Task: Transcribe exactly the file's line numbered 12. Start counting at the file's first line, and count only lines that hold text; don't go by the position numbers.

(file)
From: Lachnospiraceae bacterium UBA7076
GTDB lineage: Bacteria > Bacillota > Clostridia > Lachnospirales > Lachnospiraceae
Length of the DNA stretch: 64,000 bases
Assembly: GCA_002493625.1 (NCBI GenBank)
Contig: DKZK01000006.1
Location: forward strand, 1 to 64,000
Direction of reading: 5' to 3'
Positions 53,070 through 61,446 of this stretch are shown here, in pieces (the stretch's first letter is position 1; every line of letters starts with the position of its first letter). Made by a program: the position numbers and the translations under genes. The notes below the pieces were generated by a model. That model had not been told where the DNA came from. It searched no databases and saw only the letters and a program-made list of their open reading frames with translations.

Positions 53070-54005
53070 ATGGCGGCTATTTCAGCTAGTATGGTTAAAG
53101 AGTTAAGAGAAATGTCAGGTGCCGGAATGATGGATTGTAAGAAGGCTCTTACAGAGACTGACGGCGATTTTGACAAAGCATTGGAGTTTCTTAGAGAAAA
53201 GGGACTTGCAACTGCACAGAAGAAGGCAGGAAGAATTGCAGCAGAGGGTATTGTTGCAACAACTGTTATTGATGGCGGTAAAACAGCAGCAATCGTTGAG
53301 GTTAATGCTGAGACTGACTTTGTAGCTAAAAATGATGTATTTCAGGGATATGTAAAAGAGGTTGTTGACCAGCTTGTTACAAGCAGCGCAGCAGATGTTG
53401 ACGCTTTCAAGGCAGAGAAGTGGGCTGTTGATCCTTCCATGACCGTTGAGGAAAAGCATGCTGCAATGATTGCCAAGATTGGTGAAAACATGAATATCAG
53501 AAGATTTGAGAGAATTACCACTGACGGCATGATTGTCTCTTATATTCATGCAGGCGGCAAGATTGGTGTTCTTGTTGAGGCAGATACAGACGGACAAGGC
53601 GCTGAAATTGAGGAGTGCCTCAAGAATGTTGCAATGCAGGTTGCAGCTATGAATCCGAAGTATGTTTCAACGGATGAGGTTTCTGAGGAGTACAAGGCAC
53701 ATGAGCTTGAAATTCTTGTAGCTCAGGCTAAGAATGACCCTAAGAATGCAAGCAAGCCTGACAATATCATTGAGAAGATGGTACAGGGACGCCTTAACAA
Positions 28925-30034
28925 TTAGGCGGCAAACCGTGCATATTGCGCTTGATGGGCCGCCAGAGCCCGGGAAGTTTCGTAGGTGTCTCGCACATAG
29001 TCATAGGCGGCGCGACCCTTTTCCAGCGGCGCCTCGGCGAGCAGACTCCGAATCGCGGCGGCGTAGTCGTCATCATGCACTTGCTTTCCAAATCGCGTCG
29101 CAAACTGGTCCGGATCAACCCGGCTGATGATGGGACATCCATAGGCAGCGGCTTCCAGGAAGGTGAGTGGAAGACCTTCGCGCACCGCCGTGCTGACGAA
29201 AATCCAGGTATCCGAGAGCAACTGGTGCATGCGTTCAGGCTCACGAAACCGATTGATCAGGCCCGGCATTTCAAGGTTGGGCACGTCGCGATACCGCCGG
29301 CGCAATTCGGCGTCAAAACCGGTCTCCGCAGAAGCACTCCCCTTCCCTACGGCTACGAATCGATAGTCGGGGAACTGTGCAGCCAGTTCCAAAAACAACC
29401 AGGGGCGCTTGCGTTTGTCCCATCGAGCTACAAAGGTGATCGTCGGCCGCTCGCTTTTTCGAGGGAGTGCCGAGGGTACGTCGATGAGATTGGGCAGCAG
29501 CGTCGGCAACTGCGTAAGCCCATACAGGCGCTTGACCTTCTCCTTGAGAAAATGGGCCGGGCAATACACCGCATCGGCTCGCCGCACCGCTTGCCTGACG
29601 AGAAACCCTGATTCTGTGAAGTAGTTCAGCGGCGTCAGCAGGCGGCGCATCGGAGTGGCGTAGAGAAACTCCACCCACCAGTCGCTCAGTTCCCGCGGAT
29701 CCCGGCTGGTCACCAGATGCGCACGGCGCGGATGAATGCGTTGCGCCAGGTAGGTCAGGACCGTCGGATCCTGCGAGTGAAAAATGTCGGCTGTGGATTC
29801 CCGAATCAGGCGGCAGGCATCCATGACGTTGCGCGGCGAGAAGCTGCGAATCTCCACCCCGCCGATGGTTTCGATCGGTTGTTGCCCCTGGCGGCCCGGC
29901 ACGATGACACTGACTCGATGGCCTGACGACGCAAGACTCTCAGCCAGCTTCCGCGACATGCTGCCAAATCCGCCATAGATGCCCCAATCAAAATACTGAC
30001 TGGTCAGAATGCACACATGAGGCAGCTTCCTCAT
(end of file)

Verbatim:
53201 GGGACTTGCAACTGCACAGAAGAAGGCAGGAAGAATTGCAGCAGAGGGTATTGTTGCAACAACTGTTATTGATGGCGGTAAAACAGCAGCAATCGTTGAG